New figures for the UK’s gross domestic product (GDP) paint a positive picture of the economy, according to Accenture Strategy.

The report suggests that the UK’s digital sector will represent 33% of total GDP by 2020 and could be worth in the region of £776 billion, meaning opportunities in this field are likely to be widespread and in demand.

On top of this, if steps are taken to promote and enhance the UK’s digital capability, GDP could increase by a further £59 billion by 2020. If this growth is to be utilised in an effective way, the UK economy must focus on up-skilling the existing workforce. The areas showcasing the most growth are the ones graduates must focus on.

The Office for National Statistics have just released Labour Market figures which point to a promising reduction in unemployment too. However, they also reveal a growing number of unfilled roles in a variety of specialist sectors while job openings are at their highest since pre 2001. Professional, scientific and technical fields are showing a jump of 9% and information and communication industries are also struggling to fill the gaps in the job market, noting a 13.8% increase in open positions.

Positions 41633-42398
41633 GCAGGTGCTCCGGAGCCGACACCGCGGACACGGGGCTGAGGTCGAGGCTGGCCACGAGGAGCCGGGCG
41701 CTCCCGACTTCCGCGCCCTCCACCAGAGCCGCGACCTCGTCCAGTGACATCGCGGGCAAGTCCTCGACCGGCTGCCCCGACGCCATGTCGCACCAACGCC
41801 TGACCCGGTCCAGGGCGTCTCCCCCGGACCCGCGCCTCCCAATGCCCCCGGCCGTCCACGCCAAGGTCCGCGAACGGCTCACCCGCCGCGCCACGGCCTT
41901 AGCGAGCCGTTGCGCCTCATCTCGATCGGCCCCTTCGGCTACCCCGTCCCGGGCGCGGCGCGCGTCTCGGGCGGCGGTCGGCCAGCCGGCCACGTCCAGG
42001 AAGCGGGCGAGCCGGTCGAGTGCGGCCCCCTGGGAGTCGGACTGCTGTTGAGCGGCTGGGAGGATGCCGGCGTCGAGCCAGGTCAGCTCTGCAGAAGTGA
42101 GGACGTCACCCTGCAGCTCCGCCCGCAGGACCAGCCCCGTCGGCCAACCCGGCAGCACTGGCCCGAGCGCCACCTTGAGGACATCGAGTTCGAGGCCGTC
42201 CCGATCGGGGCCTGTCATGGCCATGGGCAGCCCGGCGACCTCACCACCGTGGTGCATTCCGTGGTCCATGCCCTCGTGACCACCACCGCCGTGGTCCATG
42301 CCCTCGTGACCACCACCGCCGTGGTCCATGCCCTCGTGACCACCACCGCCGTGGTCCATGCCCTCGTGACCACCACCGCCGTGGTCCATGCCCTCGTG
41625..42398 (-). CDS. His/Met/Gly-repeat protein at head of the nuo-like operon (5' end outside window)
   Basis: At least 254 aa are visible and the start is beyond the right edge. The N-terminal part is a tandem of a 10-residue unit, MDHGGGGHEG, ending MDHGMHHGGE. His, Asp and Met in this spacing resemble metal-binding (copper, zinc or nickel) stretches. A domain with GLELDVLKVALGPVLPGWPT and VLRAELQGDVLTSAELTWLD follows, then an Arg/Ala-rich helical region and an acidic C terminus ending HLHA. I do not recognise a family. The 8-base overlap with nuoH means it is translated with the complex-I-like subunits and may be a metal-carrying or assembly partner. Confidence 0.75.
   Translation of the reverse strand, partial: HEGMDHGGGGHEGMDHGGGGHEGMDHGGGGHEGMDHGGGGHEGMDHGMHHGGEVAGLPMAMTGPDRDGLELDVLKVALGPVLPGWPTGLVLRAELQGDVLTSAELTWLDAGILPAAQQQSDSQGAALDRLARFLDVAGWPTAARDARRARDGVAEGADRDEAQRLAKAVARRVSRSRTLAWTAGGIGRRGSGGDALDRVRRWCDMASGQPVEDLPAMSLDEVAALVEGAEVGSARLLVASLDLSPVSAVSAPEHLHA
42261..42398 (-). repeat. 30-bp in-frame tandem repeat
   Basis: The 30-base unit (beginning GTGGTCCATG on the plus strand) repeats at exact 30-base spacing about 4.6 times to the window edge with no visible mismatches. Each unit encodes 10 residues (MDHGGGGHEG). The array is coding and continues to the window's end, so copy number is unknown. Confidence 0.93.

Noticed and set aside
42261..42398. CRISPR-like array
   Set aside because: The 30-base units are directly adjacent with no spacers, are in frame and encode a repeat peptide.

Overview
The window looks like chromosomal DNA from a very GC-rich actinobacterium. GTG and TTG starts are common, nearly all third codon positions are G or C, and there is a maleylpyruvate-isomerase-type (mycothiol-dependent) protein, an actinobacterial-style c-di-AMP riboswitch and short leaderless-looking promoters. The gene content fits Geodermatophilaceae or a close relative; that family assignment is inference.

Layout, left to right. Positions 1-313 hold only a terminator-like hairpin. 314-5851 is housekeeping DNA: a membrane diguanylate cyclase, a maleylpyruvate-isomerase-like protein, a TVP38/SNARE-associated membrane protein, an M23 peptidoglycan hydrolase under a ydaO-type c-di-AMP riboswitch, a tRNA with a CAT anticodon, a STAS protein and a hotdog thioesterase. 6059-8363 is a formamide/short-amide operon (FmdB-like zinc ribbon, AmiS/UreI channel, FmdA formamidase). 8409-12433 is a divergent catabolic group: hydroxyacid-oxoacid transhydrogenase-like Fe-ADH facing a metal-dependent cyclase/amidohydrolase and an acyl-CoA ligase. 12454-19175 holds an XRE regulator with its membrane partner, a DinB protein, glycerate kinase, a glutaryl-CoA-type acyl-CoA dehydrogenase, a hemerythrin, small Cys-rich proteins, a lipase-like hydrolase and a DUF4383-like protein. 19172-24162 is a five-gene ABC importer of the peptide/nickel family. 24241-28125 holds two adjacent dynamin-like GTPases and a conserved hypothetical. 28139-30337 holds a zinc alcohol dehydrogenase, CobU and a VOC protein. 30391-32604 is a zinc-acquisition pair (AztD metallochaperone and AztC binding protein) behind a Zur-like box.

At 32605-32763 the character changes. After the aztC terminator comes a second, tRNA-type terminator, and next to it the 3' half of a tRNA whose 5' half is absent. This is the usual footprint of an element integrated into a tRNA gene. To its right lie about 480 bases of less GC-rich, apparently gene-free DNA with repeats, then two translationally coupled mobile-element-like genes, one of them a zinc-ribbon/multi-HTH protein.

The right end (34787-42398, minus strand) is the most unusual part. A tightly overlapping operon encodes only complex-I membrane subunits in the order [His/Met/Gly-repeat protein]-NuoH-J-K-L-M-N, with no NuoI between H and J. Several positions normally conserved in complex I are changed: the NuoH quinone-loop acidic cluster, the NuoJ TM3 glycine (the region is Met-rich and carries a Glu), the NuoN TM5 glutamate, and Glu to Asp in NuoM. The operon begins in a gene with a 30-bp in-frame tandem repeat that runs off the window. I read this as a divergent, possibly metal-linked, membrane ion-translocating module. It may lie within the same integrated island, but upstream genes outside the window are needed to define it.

In order to fill these growing gaps, both the business and academic communities must begin to research new ways to teach and up skill the workforce, according to Steve Hill, Director of External Engagement at The Open University. Doing so will help to secure the UK’s high ranking position in the skills market.

“The UK is a highly-skilled economy but the pace of technological and economic change means that there is a growing need for up-skilling and retraining current employees,” he explained. “Both business leaders and universities should consider the multiplicity of learning options they can employ to keep pace with these changes.”

He suggested that part-time learning could help with upskilling, although he suggested that more needs to be done to promote such opportunities. “Investing in learning drives productivity and growth whilst contributing to the retention of businesses’ most valuable assets – their staff,” he said.

Hill added that 86% of FTSE 100 companies sponsor staff on Open University courses as they recognise the value in doing so. He said the approach enables staff to keep working while they learn which in turn helps boost productivity.

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